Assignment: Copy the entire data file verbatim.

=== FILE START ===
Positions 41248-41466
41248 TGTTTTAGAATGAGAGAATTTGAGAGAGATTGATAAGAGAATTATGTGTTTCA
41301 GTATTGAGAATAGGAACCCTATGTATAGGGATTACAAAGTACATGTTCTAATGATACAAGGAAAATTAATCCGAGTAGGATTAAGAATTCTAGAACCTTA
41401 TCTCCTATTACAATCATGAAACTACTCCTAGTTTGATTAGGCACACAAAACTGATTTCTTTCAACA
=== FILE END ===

Positions 41248-41466
41248 TGTTTTAGAATGAGAGAATTTGAGAGAGATTGATAAGAGAATTATGTGTTTCA
41301 GTATTGAGAATAGGAACCCTATGTATAGGGATTACAAAGTACATGTTCTAATGATACAAGGAAAATTAATCCGAGTAGGATTAAGAATTCTAGAACCTTA
41401 TCTCCTATTACAATCATGAAACTACTCCTAGTTTGATTAGGCACACAAAACTGATTTCTTTCAACA